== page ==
Ka-thunk. Ka-thunk. Ka-thunk. The sound echoed down the hall, heralding the arrival of Abigail Stoutmeyer, see-er of all and teller of all at Shady Oaks Retirement Village. Abigail’s walker slammed into Gertrude’s door, pushing it open as she shuffled in to report on the latest sighting of Beatrice Latham.
“For goodness sake, Abigail. Can’t you come into a room without taking the door off the hinges?” Gertrude scolded, glancing up from her knitting long enough to scowl at the unwelcome intruder.
You know I can’t help it with this darn walker. And why is your door closed? What are you doing in here so secret-like, anyway?” Abigail countered, ignoring Gertrude’s tone. “Besides, I have news. I just saw Beatrice in the Rec Room with Arnold. She was hanging over the arm of his wheelchair, all cozied up to him. His daughter walked in and wheeled him right out of there. Probably in the nick of time too, before Beatrice could set her hooks in him.”
“Maybe Beatrice was being polite to Arnold.” Gertrude suggested. “I imagine she was just being neighborly and introducing herself. Remember how hard it was to be the new person and not know anyone? You should stop spying on Beatrice and try to make her feel welcome.”
“Hmmph,” replied Abigail, raising her right eyebrow and lowering her voice. “I heard she had to leave Pleasant Valley because she was a little too polite over there, if you know what I mean.”
“Oh my goodness Abigail,” Gertrude gasped, “where did you hear such a thing?”
“I have my sources,” said Abigail as she ka-thunked back to the Rec room.
Abigail headed to her favorite spot in the corner by the mailroom. There she had a perfect vantage point to watch all the comings and goings of Shady Oaks. Bob Banks came wandering by sporting his usual confused expression.
“I’m not falling for that old, Alzheimer’s bit he’s trying to sell,” Gertrude mused. “He may have fooled some people into believing he keeps forgetting where his room is but he doesn’t have any trouble remembering where Gladys Craven’s room is.”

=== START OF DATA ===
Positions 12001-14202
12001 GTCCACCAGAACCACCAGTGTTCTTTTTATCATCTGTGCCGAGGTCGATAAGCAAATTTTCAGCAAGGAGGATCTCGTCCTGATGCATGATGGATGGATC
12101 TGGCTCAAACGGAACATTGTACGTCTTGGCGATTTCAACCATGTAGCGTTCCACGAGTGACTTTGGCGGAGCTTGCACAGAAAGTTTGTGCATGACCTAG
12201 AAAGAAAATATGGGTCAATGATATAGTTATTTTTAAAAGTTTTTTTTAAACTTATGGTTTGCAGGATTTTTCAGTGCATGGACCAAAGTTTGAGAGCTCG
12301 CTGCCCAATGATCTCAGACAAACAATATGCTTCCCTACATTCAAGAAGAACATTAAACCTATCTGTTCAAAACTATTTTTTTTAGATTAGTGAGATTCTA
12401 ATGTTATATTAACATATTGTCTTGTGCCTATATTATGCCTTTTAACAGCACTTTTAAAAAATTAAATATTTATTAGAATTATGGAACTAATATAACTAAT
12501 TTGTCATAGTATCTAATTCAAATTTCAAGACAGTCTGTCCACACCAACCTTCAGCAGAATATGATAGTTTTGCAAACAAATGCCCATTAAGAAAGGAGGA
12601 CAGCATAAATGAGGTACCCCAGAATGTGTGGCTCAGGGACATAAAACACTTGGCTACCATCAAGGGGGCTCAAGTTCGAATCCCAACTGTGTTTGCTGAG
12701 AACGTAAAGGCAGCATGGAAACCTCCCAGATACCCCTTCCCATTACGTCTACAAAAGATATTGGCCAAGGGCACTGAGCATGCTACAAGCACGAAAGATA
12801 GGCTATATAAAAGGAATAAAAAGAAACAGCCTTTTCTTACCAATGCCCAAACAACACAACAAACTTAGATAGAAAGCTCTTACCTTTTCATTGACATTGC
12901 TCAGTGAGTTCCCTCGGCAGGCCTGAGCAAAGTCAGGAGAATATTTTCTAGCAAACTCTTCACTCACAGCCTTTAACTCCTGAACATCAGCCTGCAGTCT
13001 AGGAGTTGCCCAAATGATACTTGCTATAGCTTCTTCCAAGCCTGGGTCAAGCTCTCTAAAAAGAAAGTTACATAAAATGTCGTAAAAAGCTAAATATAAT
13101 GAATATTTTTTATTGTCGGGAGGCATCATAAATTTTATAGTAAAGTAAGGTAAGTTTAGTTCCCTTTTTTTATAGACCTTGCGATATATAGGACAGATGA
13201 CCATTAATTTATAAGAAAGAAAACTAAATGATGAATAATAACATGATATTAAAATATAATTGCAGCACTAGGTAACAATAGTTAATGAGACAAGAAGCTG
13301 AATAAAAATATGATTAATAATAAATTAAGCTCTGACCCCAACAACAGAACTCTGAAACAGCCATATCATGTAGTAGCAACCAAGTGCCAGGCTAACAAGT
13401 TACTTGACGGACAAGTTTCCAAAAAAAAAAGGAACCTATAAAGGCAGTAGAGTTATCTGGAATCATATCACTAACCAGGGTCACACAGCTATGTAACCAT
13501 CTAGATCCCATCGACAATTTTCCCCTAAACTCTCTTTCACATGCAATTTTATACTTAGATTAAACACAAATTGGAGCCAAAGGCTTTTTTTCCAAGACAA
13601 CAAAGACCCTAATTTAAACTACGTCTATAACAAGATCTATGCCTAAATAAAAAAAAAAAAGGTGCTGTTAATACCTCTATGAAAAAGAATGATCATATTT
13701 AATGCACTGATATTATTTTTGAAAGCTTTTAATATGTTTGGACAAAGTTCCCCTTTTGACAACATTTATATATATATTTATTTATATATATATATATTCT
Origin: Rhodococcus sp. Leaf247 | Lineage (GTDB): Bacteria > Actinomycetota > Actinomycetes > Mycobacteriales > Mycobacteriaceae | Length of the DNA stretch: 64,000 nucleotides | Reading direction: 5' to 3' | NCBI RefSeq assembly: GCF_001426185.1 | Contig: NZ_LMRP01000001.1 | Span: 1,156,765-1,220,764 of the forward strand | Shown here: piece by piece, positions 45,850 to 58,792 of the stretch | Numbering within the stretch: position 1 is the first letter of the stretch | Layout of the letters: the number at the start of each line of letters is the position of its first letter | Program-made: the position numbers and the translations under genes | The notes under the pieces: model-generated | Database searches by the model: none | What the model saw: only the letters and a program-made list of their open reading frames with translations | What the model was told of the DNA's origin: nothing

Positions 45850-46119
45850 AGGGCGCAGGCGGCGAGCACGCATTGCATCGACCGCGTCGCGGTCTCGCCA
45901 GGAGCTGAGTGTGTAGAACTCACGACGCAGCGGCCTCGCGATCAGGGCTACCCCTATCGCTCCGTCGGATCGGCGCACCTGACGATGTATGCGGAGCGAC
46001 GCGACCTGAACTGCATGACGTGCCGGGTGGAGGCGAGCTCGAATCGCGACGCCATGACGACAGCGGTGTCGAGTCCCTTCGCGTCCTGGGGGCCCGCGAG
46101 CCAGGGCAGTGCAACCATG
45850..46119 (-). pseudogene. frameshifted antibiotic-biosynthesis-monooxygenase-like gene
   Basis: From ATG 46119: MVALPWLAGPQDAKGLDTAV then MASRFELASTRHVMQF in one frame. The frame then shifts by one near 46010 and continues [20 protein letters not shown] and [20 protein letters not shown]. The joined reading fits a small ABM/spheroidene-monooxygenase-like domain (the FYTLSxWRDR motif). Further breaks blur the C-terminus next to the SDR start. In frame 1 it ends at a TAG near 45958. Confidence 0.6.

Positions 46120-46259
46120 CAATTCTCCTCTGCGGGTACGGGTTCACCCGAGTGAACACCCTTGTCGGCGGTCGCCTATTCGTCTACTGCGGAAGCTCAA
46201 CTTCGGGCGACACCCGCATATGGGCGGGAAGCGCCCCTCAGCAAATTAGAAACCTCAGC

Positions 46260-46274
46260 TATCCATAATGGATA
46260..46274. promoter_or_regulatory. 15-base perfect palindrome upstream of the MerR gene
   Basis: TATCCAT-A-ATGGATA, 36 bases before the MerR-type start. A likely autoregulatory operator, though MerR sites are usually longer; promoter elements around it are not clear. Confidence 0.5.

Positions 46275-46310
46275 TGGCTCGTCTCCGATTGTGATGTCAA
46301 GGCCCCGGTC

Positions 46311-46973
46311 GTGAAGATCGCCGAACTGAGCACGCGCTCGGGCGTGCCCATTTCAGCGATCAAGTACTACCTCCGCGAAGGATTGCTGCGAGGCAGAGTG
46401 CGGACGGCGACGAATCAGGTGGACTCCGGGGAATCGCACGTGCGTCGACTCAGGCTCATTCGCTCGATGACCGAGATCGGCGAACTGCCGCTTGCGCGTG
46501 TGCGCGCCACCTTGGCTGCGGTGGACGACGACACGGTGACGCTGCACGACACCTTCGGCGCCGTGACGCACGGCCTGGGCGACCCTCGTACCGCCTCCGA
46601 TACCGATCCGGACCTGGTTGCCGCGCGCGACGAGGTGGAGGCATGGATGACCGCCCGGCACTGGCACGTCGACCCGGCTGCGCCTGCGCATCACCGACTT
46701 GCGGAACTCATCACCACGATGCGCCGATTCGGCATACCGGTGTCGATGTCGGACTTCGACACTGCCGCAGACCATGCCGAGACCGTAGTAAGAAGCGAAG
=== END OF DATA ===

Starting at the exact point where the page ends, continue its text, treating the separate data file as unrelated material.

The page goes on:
Abigail’s attention drifted back toward the door. “Well, look who’s coming down the hall. George is back from the hospital. Sure is funny how clothes stopped disappearing from the laundry room while he was gone.”
George shuffled past Abigail and soon the Rec room was quiet. Abigail’s eyelids began to droop and she folded her hands in her lap in preparation for her afternoon nap. She caught wind of a conversation in the mail room and the opportunity to eavesdrop was too tempting. She could make out two female voices, discussing one of the residents.
“I have worked in other facilities for eight years and have never run into this before,” said the younger woman.
“It happens occasionally,” said the older woman. “The best strategy is to remove the problem as soon as possible.”
Abigail’s ears were on full alert, taking in every word so she could share it later. She leaned to the right as far as she dared, risking flipping the chair over to hear the conversation. The younger voice spoke again, “I have the file in my bag. I think I have all the documentation to substantiate a transfer to another facility. Could you take a look at it now?”
“Sure, I have a few minutes before my meeting,” said the older woman.
Abigail was almost giddy and she couldn’t bear it any longer. She eased out of the chair and quietly ka-thunked over to the doorway. If she could get a peek at the name on the file, she would be on the ground floor of the latest drama at Shady Oaks: someone was getting kicked out.
Abigail ka-thunked into the room. “Oh, hello. I didn’t realize anyone was here. I came to check my mail. Please don’t mind me.”
“No problem, Miss Abigail. In fact, you saved me a trip to your room. The residents filed a complaint about your constant gossiping. I’m afraid you have to leave Shady Oaks. “
“Please don’t throw me out,” a panic-stricken Abigail wailed. “I promise I will never gossip again.”
“Miss Abigail, wake up, honey. You dozed off, you’re having a bad dream,” Abigail’s eyes fluttered open to the Rec Director gently shaking her shoulder.
Taking a moment to compose herself Abigail looked around and saw Beatrice sitting on the couch watching television. Abigail ka-thunked over and smiled broadly, “Hi, I’m Abigail. Welcome to Shady Oaks.”
The opinions expressed by authors may not necessarily reflect the opinion of FaithWriters.com.
If you died today, are you absolutely certain that you would go to heaven? You can be right now. CLICK HERE
JOIN US at FaithWriters for Free. Grow as a Writer and Spread the Gospel.